COLUMN: Senior Moment - ‘Bring back the horse and cart, I say’

John Docker
John Docker

After weeks in the arms of the NHS, my normal, reasonably sprightly gate has been severely diminished by the need for an extra leg – by way of a walking stick, I hasten to say, to provide more confidence in the anti-wobble department that increasingly besets us oldies.

So I must admit that I find the current stories about driverless cars and lorries more than somewhat alarming.

I know what I prefer but nostalgia is fast becoming obsolete and I fear my generation may well be the last to appreciate it

I have this vision of standing in the middle of a zebra crossing, with a convoy of driverless lorries hurtling towards me ... and no sign of any reduction in speed, anyone in charge or, even worse, a driver with his feet up on the dashboard, totally oblivious of his surroundings.

I know, I know, the experts will tell us that it won’t be like that at all, and that everything will be under control.

But we all know what happens to political promises, so I have no faith in this particular brand of high-tech transport. Bring back the horse and cart, I say, our gardens need you.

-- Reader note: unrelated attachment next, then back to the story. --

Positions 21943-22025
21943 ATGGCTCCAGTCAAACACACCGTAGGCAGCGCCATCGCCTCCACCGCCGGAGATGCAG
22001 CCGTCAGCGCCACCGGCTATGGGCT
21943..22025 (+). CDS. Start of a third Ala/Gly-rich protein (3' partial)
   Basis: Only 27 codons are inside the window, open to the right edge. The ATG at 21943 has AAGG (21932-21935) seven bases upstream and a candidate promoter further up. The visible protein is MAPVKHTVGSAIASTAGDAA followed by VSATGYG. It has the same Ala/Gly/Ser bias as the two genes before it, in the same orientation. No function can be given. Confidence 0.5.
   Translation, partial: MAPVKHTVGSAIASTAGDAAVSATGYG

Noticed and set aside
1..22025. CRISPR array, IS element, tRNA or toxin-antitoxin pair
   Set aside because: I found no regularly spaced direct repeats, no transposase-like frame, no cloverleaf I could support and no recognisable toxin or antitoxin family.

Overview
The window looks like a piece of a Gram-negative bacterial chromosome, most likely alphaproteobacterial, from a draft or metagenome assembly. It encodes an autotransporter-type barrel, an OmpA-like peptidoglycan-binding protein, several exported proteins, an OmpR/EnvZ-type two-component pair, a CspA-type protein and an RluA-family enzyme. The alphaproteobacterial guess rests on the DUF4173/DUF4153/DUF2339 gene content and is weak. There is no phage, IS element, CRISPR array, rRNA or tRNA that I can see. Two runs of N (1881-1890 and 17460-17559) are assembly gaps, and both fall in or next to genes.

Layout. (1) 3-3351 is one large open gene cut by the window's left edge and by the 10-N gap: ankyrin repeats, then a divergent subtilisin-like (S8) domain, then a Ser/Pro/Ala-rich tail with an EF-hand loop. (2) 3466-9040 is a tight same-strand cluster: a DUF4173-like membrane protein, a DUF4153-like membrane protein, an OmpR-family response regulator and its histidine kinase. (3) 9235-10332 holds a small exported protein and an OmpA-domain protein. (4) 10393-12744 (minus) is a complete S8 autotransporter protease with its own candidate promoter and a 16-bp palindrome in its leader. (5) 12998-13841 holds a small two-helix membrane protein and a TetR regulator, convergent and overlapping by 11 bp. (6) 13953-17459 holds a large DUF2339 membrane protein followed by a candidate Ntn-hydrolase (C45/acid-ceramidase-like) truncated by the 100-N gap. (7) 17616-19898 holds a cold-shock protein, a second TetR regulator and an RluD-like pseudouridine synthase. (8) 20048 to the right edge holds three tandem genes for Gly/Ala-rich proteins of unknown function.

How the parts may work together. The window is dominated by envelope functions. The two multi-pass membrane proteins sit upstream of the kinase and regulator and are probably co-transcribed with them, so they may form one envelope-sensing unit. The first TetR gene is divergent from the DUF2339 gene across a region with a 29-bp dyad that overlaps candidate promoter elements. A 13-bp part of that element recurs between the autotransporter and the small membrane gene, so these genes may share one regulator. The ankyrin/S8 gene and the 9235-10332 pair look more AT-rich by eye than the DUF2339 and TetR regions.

Yes, hands up those oldies out there who remember, in their youth, being sent outside, armed with a shovel, to pick up the horse droppings from the milk float to feed the roses.

Those were the days alright. Now, instead of this more sedate and civilised form of delivery, all we can look forward to is parcels dropped from drones. Heaven only knows what happens if you buy a piano.

You may be wondering where this nostalgic drivel is coming from, so I’ll tell you.

News that Yellow Pages is shutting shop after more than 50 years of faithful service telling us all where to go – in the nicest possible way, of course – comes as another nail in the coffin of memorable milestones of yesteryear that are fading into obscurity, adding to an increasing list of products and services made redundant by that all-embracing never-ending fountain of knowledge known as the internet.

The decline and transition to a purely digital service was, I suppose, inevitable, as is a whole raft of reference works along with books and – dare, I say it, eventually newspapers.

The modern concept is why clutter shelves, carry books and fill recycle bins when you can get all the information you need from a hand-held tablet full of miracles?

I know what I prefer but nostalgia is fast becoming obsolete and I fear my generation may well be the last to appreciate it.

Finally, I see a pensioner has been accused of – wait for it – attacking his neighbour with a leaf blower. A leaf blower?

A fork or spade (possibly), a pair of shears or garden rake (definitely), a quick hoe up the jumper (maybe), even a pick-axe, but a leaf blower? Nah, never.

I can hardly lift mine, let alone attack anyone with it. Mind you, I am still feeling a bit weak from my hospital stay.